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White House goes to war with Ernst and Young

Published time: July 19, 2012 17:20
Edited time: July 19, 2012 21:20
AFP Photo/Hector Mata

AFP Photo/Hector Mata

Barack Obama says that extending breaks for America’s middle-class and hiking taxes on the rich will help the country’s economy. Accounting firm Ernst and Young argue otherwise, though, and a war is now brewing between the White House and its foes.

Despite pleas from US President Obama that his signature tax proposal will answer America’s financial woes, a new report out of the offices of Ernst and Young alleges that, if followed through as planned, "major flaws, errors and misleading statements” in the White House’s agenda could cost the country as many as 710,000 jobs.

Following the release of the accountants’ analysis, the official WhiteHouse.gov blog has fired back in a series of arguments penned by senior Obama economic policy aide Jason Furman.

That isn’t to say that the battle is ending there, though.

Furman writes that Ernst and Young’s argument comes by way of pro-businesses groups historically hostile towards the commander-in-chief and mischaracterizes much of what the president actually has planned. He also argues that the Ernst and Young report ignores not just the other points supported by the president that are intended to only aid in America’s economic growth, but counter opinions by other experts.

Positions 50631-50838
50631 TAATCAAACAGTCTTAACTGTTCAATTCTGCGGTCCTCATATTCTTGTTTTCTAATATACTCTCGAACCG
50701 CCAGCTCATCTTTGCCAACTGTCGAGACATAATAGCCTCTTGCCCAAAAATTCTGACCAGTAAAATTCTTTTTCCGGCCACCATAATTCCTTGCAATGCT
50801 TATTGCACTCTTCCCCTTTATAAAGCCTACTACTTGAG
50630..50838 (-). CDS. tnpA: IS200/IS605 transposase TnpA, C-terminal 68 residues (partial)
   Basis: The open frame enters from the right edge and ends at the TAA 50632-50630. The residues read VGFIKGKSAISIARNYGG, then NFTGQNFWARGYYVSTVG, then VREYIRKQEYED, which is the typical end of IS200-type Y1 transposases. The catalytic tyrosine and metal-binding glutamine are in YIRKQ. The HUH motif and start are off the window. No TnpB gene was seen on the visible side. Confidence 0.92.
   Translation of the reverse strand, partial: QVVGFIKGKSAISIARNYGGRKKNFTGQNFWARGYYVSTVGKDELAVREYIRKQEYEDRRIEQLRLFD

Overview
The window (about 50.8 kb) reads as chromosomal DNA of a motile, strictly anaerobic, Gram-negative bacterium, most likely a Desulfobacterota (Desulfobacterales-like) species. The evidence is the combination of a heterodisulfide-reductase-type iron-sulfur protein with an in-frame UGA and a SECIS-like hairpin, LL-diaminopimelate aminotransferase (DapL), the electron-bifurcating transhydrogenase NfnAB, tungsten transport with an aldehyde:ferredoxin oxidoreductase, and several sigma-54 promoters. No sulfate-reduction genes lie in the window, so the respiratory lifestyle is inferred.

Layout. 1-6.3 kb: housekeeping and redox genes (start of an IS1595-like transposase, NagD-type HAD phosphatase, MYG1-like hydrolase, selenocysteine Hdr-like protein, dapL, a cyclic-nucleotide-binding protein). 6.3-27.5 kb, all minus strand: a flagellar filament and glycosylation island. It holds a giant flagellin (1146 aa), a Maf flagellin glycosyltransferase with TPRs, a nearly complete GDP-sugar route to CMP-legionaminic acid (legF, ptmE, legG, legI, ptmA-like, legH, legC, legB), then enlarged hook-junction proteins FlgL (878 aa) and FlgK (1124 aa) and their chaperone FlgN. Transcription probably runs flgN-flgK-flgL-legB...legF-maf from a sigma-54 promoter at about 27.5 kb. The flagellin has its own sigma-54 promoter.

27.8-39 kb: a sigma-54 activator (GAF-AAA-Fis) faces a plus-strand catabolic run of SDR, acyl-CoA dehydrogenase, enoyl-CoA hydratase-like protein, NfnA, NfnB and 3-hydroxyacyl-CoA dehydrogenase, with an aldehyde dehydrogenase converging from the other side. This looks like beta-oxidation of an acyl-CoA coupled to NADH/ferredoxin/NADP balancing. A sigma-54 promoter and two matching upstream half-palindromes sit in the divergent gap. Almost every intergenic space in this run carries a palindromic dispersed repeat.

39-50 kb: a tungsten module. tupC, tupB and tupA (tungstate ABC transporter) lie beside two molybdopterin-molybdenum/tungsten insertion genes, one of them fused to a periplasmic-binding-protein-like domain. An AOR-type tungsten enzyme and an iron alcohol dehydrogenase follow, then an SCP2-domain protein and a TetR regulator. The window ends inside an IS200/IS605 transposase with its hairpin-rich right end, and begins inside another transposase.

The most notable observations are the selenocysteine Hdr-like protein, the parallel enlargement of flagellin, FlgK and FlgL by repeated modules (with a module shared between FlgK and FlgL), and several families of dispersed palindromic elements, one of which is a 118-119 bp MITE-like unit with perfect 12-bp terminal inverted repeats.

“Even setting aside the fact that the study ignores the effects of the president’s tax proposals on short-term growth and long-term deficit reduction, the conclusions are still dramatically out-of-line with estimates by other analysts, including not only the Congressional Budget Office but also the Bush Administration Treasury Department,” Furman writes. “The authors’ unrealistic assumptions lead them to find a larger increase in long-run output and about twice as large an effect on employment over the long-run as the Bush Administration Treasury Department found when conducting a similar analysis of extending the high-income tax cuts.”

Right on cue, one of the administration’s most infamous critics — House majority lead John Boehner (R-Ohio) — has sided with the Ernst and Young report.

"Our economy is still struggling under President Obama's policies, and his massive tax hike will only make things tougher," Boehner argues in an official statement this week. "It's one of the worst possible ideas at one of the worst possible times for families and small businesses."

Ernst and Young say that Obama’s proposal would cost the country not just 710,000 fewer jobs, but as much as $200 billion, as well as drops in capital stock and a decline in workers’ living standards relative to what would occur without his agenda going into effect.

The Ernst and Young report was released only days apart from a separate study published by the Aerospace Industries Association on Tuesday that allege that the president-endorse Defense Department cuts slated to kick-in on January 2, 2012 will spawn lay-offs accountable for the loss of as many as 2 million jobs from both the Pentagon and the private sector.